D.E.R. Management - IT Project Management Consulting
http://www.dermanagement.com/

RE: Disk Mirroring in Linux

I've set up software raid on one of my computers, and the partition type is different. Normal linux partitions are type 83, and raid partitions are type fd. You can't really change the partition type on an existing table without losing data on your disk (to my knowledge.)

You'd need to get 2 identical drives, partition them accordingly, and compile in the relevant pieces in the kernel. After this is done and it is formatted and mounted, then you can copy everything onto the drive.

RE: Disk Mirroring in Linux

3
I've added a RAID1 to my system before without loosing data. Create a RAID1 device with a missing disk.

mdadm -C /dev/md0 --force --level=1 --raid-devices=2 /dev/xxx missing

Where xxx is your new drive. This will create a degraded raid1 device that can be mounted and data from an existing drive copied to it. Partition your old drive and add it into your raid1 array. The array should start to rebuild after a few minutes.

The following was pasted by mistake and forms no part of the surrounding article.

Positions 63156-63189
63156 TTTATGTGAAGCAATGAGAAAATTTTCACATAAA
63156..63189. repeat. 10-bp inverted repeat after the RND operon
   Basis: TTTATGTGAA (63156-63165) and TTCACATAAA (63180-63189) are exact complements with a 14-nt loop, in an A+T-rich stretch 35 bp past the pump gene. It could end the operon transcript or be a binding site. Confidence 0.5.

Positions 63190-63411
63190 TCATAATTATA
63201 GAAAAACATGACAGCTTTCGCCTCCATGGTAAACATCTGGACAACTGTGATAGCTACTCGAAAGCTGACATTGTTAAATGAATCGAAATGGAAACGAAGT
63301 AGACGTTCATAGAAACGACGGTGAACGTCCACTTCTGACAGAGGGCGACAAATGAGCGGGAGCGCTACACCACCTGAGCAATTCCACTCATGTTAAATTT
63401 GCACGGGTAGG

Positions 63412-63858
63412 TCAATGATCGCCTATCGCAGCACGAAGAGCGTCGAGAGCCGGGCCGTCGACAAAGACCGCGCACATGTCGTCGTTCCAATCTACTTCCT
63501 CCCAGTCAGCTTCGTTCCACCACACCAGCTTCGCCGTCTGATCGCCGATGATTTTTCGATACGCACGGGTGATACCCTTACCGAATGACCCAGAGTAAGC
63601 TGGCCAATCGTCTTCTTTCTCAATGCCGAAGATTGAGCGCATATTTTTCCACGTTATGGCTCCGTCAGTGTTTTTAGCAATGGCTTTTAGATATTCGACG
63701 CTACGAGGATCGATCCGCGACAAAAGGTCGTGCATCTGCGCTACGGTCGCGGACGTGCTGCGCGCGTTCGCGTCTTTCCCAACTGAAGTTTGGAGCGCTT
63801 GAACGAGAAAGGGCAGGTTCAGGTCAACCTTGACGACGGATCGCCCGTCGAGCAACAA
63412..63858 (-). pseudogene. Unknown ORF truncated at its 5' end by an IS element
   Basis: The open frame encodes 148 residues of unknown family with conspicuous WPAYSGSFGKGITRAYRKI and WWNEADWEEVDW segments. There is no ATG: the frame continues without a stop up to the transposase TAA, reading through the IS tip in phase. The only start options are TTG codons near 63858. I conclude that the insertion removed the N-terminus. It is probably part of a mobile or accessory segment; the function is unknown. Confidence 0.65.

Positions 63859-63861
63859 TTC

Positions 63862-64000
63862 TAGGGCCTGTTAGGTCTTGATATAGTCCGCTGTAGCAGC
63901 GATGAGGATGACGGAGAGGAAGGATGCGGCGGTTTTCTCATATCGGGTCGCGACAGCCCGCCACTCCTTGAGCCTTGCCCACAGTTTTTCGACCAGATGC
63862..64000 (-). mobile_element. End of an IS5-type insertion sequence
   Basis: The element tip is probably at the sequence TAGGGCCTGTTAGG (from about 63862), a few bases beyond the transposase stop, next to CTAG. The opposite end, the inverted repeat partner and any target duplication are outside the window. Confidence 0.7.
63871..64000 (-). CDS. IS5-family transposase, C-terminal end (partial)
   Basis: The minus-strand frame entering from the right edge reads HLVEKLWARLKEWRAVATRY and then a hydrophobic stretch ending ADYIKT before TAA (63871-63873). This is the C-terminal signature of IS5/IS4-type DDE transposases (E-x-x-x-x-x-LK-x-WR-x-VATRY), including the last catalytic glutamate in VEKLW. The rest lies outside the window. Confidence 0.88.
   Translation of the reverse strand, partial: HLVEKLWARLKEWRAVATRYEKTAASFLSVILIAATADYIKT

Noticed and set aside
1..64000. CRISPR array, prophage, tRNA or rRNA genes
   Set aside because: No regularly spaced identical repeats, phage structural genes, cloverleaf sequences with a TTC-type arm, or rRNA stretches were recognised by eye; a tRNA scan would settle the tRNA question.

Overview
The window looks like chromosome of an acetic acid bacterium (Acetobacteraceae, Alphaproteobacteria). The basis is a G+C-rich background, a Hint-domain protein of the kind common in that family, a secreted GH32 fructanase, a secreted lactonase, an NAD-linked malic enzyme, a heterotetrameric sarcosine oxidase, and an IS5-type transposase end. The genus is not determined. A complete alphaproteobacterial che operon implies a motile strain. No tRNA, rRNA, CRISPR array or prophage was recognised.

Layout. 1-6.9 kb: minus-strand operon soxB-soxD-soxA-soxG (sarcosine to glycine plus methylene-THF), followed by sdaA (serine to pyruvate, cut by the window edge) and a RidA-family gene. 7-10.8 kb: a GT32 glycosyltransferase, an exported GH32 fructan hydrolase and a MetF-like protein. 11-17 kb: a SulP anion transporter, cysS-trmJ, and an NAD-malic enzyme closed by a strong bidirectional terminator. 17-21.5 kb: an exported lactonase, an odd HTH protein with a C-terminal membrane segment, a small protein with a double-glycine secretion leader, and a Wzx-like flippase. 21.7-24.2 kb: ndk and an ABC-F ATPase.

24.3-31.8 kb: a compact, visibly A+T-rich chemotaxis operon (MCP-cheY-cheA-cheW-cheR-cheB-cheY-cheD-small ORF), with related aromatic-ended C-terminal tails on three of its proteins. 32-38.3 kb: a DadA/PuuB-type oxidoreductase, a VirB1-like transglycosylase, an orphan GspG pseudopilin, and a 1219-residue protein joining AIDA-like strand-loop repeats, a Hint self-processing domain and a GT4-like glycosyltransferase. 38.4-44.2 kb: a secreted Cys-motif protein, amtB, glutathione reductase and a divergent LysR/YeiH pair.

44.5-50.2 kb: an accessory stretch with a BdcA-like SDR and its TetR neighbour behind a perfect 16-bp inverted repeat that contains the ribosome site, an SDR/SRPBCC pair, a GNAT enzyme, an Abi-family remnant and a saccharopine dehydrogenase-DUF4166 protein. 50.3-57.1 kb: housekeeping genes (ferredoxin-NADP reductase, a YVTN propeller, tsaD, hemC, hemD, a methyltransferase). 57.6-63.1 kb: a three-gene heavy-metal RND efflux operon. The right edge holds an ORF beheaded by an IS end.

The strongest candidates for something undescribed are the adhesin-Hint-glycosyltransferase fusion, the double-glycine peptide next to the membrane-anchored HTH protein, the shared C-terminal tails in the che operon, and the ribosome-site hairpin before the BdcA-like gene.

Do remember to rename the device in your /etc/fstab.

--== Anything can go wrong. It's just a matter of how far wrong it will go till people think its right. ==--

RE: Disk Mirroring in Linux

I stand corrected.

RE: Disk Mirroring in Linux

Brilliant. I didn't know you could create a degraded array.

RE: Disk Mirroring in Linux

zeland can you provide a stepwise plan for reboots and changes to the fstab?

As in:
After you create the phantom RAID1 (degraded),
Then you modify fstab by
- removing/renaming the partitions to be md* from hd*?
Reboot?

I've never seen this done either, so I'm trying to soak it in...  I assume a reboot is required under circumstances where the primary drive is being mirrored.

Finally, is it permissible to work on/use the new RAID1 when it comes back immediately from reboot?  Or will the first reboot require some time to sync the mirrors before the user is permitted use of the console?

Thanks!  Cool!